Egypt is in a transition. A rough one. A unique one.-
On the surface we have a battle between people fighting for outgrown concepts among opposition forces and a decisive army of people equipped with a highly entrepreneurial frame of mind to safe Egypt from the claws of Islamic fundamentalists.
I wish reporters and activists would care more for objectivity. From friends who I find trustworthy I hear that some stories are made up, facts twisted, insignificant occurrences blown up to major violations or misdemeanors, depending on the perspective. One reads a lot about torture these days.
I don’t know what and whom to believe.
In the headlines one will find reports about security forces who get shot while protecting Churches or while fighting for Egypt’s national safety, which is mostly jeopardized at its boarders through rebellious, unstable neighbor collaborators who infiltrate the country with weapons and jihadists in continuous effort to support what had begun already a couple of months ago, when “In fact, the Brotherhood had taken measures to bring back, arm and organize thousands of “mujahedeen” and release convicted terrorists from prison throughout the previous months, to use them exactly for this purpose should the Brotherhood fail to control the Egyptian state.” (4)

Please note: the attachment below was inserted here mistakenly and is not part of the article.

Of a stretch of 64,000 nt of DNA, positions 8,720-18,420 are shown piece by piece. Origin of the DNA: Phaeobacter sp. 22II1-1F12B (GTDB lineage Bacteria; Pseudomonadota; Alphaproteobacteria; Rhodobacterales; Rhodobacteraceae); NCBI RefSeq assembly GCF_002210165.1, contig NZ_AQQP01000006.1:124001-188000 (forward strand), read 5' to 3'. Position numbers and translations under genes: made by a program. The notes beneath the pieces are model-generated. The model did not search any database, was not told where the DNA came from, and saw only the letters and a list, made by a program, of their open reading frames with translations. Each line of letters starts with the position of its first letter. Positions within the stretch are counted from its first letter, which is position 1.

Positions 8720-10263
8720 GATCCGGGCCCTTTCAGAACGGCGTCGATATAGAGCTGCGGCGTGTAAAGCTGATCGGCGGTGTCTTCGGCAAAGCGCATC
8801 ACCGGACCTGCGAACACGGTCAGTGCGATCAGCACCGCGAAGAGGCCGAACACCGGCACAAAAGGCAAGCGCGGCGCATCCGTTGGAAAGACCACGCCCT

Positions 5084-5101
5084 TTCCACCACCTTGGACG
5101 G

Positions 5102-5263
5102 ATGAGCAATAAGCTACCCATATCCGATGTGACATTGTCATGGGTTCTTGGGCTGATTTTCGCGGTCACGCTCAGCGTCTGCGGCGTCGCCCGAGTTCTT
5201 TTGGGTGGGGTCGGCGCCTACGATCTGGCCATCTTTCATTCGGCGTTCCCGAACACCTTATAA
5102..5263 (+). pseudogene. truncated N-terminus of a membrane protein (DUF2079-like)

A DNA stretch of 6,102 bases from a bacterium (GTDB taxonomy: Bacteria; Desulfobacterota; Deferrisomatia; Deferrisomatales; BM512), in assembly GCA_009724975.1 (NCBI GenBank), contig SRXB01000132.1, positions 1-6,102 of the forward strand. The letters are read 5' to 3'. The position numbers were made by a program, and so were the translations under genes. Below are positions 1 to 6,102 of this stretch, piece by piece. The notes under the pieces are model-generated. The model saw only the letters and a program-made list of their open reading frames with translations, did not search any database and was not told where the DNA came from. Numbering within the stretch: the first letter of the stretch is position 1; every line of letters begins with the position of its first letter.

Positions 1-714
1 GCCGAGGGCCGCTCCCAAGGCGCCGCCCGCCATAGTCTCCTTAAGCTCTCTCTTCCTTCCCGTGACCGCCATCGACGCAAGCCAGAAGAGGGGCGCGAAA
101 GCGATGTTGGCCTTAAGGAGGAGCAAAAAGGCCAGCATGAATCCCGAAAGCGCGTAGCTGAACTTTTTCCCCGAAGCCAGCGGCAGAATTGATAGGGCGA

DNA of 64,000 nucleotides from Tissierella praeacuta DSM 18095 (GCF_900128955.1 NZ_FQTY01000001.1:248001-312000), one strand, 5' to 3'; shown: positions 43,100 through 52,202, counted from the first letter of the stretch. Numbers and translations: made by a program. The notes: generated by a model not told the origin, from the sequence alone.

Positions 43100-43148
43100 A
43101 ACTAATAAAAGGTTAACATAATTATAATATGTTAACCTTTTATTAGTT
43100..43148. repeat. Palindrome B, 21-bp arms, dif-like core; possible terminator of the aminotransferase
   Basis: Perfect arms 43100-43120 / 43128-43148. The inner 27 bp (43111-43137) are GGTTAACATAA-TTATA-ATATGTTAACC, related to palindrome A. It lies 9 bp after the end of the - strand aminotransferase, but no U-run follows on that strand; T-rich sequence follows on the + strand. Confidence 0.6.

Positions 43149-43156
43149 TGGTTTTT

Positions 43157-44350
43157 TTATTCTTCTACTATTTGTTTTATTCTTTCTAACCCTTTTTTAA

While individuals have the liberty to handle their private information to their own sense of what they wish their social environment to know, coping with the consequences of having disclosed their private affairs to a person neither willing nor capable of helpful and supportive sympathy or both, governments have national consequences to consider.
‘With respect to governmental information, any government may distinguish which materials are public or protected from disclosure to the public based on classification of information as sensitive, classified or secret and being otherwise protected from disclosure due to relevance of the information to protecting the national interest.’(1)